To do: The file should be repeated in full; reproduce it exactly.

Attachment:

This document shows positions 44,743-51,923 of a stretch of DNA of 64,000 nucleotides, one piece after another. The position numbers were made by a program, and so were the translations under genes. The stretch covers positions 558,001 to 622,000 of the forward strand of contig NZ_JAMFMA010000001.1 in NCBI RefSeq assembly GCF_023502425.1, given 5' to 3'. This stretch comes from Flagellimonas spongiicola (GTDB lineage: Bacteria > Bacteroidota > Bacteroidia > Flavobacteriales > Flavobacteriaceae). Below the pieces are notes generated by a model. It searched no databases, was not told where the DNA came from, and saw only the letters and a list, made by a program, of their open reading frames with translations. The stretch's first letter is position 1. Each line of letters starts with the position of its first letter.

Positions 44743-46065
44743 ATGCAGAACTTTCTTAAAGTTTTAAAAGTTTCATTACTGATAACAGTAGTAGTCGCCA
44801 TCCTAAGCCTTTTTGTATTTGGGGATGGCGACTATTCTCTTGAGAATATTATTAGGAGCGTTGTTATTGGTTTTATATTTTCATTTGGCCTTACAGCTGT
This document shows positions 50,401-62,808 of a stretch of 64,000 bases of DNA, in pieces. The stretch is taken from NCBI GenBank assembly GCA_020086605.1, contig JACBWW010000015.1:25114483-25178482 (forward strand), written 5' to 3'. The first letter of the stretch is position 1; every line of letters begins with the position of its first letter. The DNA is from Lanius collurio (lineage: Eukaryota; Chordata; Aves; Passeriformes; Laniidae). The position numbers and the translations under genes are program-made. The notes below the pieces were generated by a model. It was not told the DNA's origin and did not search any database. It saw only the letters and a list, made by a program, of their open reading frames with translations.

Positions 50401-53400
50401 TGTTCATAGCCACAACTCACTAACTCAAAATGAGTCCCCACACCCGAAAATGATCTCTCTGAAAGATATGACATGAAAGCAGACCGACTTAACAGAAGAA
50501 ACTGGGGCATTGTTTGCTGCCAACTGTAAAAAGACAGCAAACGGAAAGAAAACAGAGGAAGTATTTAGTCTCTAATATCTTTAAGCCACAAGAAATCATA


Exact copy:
This document shows positions 44,743-51,923 of a stretch of DNA of 64,000 nucleotides, one piece after another. The position numbers were made by a program, and so were the translations under genes. The stretch covers positions 558,001 to 622,000 of the forward strand of contig NZ_JAMFMA010000001.1 in NCBI RefSeq assembly GCF_023502425.1, given 5' to 3'. This stretch comes from Flagellimonas spongiicola (GTDB lineage: Bacteria > Bacteroidota > Bacteroidia > Flavobacteriales > Flavobacteriaceae). Below the pieces are notes generated by a model. It searched no databases, was not told where the DNA came from, and saw only the letters and a list, made by a program, of their open reading frames with translations. The stretch's first letter is position 1. Each line of letters starts with the position of its first letter.

Positions 44743-46065
44743 ATGCAGAACTTTCTTAAAGTTTTAAAAGTTTCATTACTGATAACAGTAGTAGTCGCCA
44801 TCCTAAGCCTTTTTGTATTTGGGGATGGCGACTATTCTCTTGAGAATATTATTAGGAGCGTTGTTATTGGTTTTATATTTTCATTTGGCCTTACAGCTGT
This document shows positions 50,401-62,808 of a stretch of 64,000 bases of DNA, in pieces. The stretch is taken from NCBI GenBank assembly GCA_020086605.1, contig JACBWW010000015.1:25114483-25178482 (forward strand), written 5' to 3'. The first letter of the stretch is position 1; every line of letters begins with the position of its first letter. The DNA is from Lanius collurio (lineage: Eukaryota; Chordata; Aves; Passeriformes; Laniidae). The position numbers and the translations under genes are program-made. The notes below the pieces were generated by a model. It was not told the DNA's origin and did not search any database. It saw only the letters and a list, made by a program, of their open reading frames with translations.

Positions 50401-53400
50401 TGTTCATAGCCACAACTCACTAACTCAAAATGAGTCCCCACACCCGAAAATGATCTCTCTGAAAGATATGACATGAAAGCAGACCGACTTAACAGAAGAA
50501 ACTGGGGCATTGTTTGCTGCCAACTGTAAAAAGACAGCAAACGGAAAGAAAACAGAGGAAGTATTTAGTCTCTAATATCTTTAAGCCACAAGAAATCATA